- Build relationships and become more personal
- Helps with search engine ranking
- Much cheaper than traditional marketing and advertising
- Provides another way for potential customers to find you (like a free mini-website)
- Find out exactly what your customers want – ask them on social media, and they’ll tell you
6. Do you track data on your website using a tool like Google Analytics?
Less than a fourth are not using any tools to track data on their website. Although there are many other tools available to track data including Woopra and wordpress plugins, Google Analytics (GA) is the most widely used website statistics service.
GA provides marketers and site owners detailed statistics by tracking where visitors are coming from: search engines, social media, display advertising, pay-per-click networks, e-mail marketing and digital collateral such as links within PDF documents. GAs not only tells us how they arrived on your site, it measures sales and conversions, gives fresh insights into how visitors use your site, and how you can keep them coming back.
It’s great that so many local companies are using a tool to track the performance of their site. But are they making changes to their site based on the data? The survey did not ask that question, but perhaps it should have. Ongoing iteration and testing is the key to having a successful website.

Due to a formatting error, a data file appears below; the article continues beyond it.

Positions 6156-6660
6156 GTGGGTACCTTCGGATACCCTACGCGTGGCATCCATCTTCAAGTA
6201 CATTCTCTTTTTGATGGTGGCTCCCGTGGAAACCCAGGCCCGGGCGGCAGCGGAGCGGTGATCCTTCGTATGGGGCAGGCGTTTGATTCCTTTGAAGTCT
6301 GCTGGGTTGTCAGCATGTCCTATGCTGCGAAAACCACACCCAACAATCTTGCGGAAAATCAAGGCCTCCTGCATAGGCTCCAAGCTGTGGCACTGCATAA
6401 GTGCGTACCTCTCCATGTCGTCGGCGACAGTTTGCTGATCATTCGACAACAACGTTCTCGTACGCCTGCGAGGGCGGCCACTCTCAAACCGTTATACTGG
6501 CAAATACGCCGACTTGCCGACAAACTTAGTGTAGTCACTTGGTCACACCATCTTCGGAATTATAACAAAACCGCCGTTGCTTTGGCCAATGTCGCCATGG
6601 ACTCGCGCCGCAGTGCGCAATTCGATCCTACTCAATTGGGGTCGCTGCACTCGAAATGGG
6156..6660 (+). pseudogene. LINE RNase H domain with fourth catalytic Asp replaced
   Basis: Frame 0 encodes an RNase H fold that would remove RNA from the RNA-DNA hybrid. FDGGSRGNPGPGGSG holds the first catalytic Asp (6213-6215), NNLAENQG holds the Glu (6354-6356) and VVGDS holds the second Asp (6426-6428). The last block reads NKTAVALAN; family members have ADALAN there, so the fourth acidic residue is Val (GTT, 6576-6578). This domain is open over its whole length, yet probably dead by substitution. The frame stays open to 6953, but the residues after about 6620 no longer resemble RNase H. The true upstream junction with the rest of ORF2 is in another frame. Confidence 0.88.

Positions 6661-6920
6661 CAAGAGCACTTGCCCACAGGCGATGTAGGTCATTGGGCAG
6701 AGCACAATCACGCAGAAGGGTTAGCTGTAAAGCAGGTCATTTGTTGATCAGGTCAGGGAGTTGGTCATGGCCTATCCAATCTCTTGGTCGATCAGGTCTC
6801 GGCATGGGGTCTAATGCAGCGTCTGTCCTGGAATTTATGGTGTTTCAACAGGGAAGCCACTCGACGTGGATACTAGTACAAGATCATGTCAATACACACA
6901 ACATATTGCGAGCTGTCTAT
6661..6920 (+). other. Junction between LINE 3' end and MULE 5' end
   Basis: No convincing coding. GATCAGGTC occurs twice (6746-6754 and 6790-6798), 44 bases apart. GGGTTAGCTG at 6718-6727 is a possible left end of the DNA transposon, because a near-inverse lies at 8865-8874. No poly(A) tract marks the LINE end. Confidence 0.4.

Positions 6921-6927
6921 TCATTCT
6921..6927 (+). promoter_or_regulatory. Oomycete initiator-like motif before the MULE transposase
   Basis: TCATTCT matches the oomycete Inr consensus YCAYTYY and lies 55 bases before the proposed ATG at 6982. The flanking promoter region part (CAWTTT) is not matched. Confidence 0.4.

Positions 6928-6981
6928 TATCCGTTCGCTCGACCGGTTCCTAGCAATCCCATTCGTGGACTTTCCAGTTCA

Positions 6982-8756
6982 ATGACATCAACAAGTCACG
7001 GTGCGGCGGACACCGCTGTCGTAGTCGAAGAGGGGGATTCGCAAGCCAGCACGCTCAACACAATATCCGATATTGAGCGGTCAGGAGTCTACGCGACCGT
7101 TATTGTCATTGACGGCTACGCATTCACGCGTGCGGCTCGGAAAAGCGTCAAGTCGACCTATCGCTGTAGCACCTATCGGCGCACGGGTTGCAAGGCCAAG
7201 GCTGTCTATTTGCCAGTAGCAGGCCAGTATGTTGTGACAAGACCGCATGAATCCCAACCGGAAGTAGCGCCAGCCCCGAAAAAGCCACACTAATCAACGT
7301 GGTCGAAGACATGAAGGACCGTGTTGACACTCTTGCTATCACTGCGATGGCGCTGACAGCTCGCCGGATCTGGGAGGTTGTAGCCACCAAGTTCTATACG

7. Have you ever done any user testing on your website?
An overwhelming majority are either not doing any user testing or they “don’t know” if their company has done any user testing.
What is user testing? User testing is a technique used to evaluate a product by testing it on users. Conducing user tests is the best way to directly obtain information about a website’s usability, design and effectiveness.
There are many user testing tools (heatmaps, surveys, screenshots, videos, A/B testing, interviews, mouse tracking) available that test a variety of elements (tasks, design, experience, usability) that present data in multiple forms (graphs, videos, case studies, etc.). We need user tests to give us the data we need so we can make informed product and design decisions.